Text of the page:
Pretty much every time I hear a Conservative or Libertarian talk about “the power of the free market” and the intrusive nature of governmental regulations, I get a little irritated at their naive assumption that corporations are well-intentioned, humane citizens.
I just read a New York Times editorial by Frank Rich from June 4th, and it got me a bit more irritated. The editorial is sharply critical of President Obama’s willingness to put undeserved trust in his cabinet members and advisors, and though I’m a big Obama Fan, I must say I’m on Rich’s side about this.
The part of the editorial that really got me, though, is a paragraph near the end of the article talking about BP’s record of irresponsibility. I’m quoting it here, with a snippet from the paragraphs that precede and follow it for the sake of context.
Yet the White House’s designated point man in the crisis, Adm. Thad Allen of the Coast Guard, was still publicly reaffirming his trust in the BP chief executive, Tony Hayward, as recently as two weeks ago, more than a month after the rig exploded.
This is baffling, and then some, given BP’s atrocious record prior to this catastrophe. In the last three years, according to the Center for Public Integrity, BP accounted for “97 percent of all flagrant violations found in the refining industry by government safety inspectors” — including 760 citations for “egregious, willful” violations (compared with only eight at the two oil companies that tied for second place). Hayward’s predecessor at BP, ousted in a sex-and-blackmail scandal in 2007, had placed cost-cutting (and ever more obscene profits) over safety, culminating in the BP Texas City refinery explosion that killed 15 and injured 170 in 2005. Last October The Times uncovered documents revealing that BP had still failed to address hundreds of safety hazards at that refinery in the four years after the explosion, prompting the largest fine in the history of the Occupational Safety and Health Administration. (The fine, $87 million, was no doubt regarded as petty cash by a company whose profit reached nearly $17 billion last year.)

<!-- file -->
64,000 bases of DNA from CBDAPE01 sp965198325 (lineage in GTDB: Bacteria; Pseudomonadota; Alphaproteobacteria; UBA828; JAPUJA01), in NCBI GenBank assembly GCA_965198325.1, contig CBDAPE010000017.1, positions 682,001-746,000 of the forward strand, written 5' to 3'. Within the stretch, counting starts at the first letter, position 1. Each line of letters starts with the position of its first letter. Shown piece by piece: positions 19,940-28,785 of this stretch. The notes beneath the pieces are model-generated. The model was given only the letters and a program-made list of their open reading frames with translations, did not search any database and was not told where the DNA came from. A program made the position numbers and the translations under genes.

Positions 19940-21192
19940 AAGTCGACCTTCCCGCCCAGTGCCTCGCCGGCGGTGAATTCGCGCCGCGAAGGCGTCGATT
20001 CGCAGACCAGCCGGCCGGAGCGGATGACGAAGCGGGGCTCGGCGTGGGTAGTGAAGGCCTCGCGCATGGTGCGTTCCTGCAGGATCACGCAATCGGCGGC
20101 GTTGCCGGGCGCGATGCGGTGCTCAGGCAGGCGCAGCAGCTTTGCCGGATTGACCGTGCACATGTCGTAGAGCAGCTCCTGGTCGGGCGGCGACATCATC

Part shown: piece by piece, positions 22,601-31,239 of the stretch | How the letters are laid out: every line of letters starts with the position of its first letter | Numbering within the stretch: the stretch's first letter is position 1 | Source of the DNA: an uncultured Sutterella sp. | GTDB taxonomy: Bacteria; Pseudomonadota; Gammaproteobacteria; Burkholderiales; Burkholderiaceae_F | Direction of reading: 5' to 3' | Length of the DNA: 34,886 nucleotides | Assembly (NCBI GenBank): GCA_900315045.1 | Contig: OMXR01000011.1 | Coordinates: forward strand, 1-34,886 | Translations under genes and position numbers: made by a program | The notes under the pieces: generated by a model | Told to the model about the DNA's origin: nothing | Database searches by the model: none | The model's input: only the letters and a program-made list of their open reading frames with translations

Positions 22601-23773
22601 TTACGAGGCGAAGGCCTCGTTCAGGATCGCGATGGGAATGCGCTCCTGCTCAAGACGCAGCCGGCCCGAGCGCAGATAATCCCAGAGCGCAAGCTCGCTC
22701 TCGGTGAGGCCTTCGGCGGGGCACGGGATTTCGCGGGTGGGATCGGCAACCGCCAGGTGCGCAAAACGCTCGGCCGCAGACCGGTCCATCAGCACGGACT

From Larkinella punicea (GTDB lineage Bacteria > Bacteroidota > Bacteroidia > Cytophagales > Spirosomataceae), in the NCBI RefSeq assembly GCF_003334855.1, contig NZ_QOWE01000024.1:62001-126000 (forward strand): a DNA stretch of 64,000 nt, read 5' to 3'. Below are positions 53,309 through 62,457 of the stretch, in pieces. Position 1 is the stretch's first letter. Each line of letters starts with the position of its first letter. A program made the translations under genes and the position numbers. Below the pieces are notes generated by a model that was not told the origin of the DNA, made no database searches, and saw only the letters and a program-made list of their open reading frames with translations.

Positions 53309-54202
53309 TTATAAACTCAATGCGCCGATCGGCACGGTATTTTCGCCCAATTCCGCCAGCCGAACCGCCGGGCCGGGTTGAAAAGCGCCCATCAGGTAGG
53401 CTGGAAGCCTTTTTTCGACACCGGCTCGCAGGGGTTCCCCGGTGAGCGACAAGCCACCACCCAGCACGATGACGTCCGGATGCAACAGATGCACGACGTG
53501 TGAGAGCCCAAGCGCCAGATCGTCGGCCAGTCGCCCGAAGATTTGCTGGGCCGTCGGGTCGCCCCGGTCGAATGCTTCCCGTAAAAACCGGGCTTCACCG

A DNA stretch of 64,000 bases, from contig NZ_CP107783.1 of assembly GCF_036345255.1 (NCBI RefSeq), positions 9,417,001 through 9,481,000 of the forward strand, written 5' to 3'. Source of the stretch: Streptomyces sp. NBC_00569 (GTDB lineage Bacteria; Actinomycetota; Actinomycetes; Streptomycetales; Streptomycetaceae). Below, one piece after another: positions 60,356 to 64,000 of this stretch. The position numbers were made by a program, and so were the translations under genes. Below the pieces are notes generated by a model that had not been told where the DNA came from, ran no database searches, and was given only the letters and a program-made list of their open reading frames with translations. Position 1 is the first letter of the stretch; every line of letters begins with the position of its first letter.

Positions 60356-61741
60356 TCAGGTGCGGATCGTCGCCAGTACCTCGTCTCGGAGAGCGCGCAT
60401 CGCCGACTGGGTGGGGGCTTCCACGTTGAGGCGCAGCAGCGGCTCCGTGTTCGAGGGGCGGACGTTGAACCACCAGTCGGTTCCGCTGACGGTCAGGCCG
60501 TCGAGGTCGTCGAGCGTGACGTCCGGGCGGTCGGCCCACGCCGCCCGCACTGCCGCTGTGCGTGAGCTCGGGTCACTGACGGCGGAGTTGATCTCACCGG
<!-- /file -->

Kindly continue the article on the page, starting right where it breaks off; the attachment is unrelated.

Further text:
No high-powered White House meetings or risk analyses were needed to discern how treacherous it was to trust BP this time. An intern could have figured it out.
Read the whole article if you have the time. It’s good writing.
Or, if you don’t have time, just meditate on this image from the front page of Huffington Post this morning: